So… here’s the thing.
This is going to be a lot of text, but I’m going to try my best and narrow it down as much as possible.
This one is easy – we need infill if we want to be a better city.
As it sits right now, we have plenty of single family houses – lots of bungalows, or duplexes, I’d even count fourplexes in this list as they take up about the same amount of space (maybe two lots). Here’s my point – Saskatoon sprawls. That should actually be our tagline, not Saskatoon Shines! – Saskatoon Sprawls. We have a history of building out (see: Stonebridge, Rosewood, Holmwood, Evergreen) and we can’t continue that. To illustrate – for each new neighbourhood we put up (say the neighbourhood can accommodate 100 people in 1 person/bungalow), we need to build 100 homes. Those 100 homes all need roads to them, sewer pipes, water pipes, electricity, etc. Now, let’s say we build a condominium on the corner of College and Clarence. Those same 100 people can live there – except this time, no new sewer pipes, water pipes, electricity, or roads need to be created (to an extent, I know that all of those need to be put into the building) from the city’s point of view. All of that existing infrastructure is there!
If Saskatoon is going to ever grow to 500,000 people, we need infill.
People of the Broadway area:
Actually, let me be more specific: business owners and citizens concerned about the economic impact of infill development. This one goes out to you – infill development adds more people to your neighbourhood. That’s more money in property taxes helping to repair the roads around your area (indirectly). That’s more money being spent at locally owned grocery stores, restaurants, bars, pubs, salons, and businesses in general.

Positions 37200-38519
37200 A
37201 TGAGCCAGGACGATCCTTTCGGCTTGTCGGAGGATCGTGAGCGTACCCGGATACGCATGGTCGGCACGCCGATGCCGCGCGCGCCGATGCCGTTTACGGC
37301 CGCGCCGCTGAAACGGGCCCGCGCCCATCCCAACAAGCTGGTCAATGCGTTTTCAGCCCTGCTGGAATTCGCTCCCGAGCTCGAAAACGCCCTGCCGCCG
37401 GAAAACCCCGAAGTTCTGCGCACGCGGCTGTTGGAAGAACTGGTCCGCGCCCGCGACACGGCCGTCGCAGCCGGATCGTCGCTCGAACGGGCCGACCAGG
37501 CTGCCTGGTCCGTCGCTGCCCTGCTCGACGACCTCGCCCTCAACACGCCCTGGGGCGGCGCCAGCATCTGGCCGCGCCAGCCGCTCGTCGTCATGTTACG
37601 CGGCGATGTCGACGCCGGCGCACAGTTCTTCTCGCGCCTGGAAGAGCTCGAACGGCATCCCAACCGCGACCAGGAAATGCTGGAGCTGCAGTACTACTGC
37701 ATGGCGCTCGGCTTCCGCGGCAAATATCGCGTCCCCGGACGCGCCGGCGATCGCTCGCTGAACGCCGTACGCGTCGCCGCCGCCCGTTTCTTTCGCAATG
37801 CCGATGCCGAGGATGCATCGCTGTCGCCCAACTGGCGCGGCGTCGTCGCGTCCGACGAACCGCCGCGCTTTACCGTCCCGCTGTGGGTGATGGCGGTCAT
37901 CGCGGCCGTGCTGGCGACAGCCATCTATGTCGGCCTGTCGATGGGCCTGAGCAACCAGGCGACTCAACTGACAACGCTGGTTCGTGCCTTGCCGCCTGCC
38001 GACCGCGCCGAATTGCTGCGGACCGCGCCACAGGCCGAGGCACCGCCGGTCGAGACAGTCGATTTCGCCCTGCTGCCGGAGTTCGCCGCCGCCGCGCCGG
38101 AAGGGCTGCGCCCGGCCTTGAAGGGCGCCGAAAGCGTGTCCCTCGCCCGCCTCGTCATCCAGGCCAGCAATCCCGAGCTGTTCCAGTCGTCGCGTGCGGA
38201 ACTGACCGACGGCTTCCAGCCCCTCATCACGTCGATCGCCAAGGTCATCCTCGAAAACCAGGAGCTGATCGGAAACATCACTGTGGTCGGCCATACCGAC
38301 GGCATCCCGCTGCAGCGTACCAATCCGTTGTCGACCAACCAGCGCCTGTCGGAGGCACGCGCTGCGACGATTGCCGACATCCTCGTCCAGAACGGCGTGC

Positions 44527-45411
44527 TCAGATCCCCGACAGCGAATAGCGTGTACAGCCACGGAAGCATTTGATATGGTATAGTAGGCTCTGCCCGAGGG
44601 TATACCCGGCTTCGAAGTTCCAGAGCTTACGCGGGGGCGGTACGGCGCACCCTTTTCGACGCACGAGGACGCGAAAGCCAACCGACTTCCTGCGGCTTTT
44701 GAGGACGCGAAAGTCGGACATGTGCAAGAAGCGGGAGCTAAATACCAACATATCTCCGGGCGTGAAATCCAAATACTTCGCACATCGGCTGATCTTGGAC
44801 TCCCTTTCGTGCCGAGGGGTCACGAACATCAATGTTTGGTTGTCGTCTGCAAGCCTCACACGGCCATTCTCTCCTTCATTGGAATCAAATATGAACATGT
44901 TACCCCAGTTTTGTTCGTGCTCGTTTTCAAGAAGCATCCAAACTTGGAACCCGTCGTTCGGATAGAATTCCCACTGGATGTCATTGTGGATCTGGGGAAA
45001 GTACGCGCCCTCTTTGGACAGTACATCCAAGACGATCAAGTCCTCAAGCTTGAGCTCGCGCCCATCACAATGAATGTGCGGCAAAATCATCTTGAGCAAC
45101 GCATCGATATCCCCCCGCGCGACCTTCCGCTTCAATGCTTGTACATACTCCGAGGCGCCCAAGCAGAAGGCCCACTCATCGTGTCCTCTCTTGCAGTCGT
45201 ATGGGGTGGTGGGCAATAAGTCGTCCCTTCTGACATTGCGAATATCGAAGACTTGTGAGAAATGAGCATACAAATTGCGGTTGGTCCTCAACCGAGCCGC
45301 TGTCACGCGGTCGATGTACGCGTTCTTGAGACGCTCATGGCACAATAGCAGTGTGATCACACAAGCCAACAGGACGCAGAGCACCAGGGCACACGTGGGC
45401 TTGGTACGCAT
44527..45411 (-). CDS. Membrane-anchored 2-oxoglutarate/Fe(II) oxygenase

Not convinced? Read this article from an American real estate agent from 2006 (yes, we’re that far behind).
It creates jobs.
Yeah, really. Both of the projects – the Broadway one, and the College/Clarence one that I have previously mentioned – will create/sustain jobs. Well over 100 per project one can imagine. Now, should we support the local economy and the local carpenters, engineers, architects, electricians, plumbers, landscapers, etc. who work on these projects?*
*I’m not oblivious to the fact that some companies may bring in people/firms from other areas of the country to perform work. So be it – either way, it’s adding to the national economy and making Canada a better place all around.
“It changes the character.”
No kidding. This isn’t your great-great-grandparent’s sod house on the prairies anymore. I bet that when someone built the first wooden house, one was keen to remark “It’s going to change the character of this pristine landscape so much!!” I sure hope it does!
It’s change. Change is inevitable. It has to occur so society can grow and create new opportunities for us all. And with that, we need to get on board. Change, or get left behind (and I’ll even attempt to build you a sod house*).
*Not really because I wouldn’t know where to start. But, wouldn’t you know it – thanks to change that’s occurred in the last 20 years, I can learn how.
It takes vehicles off the road.
Let’s just think logically for a second.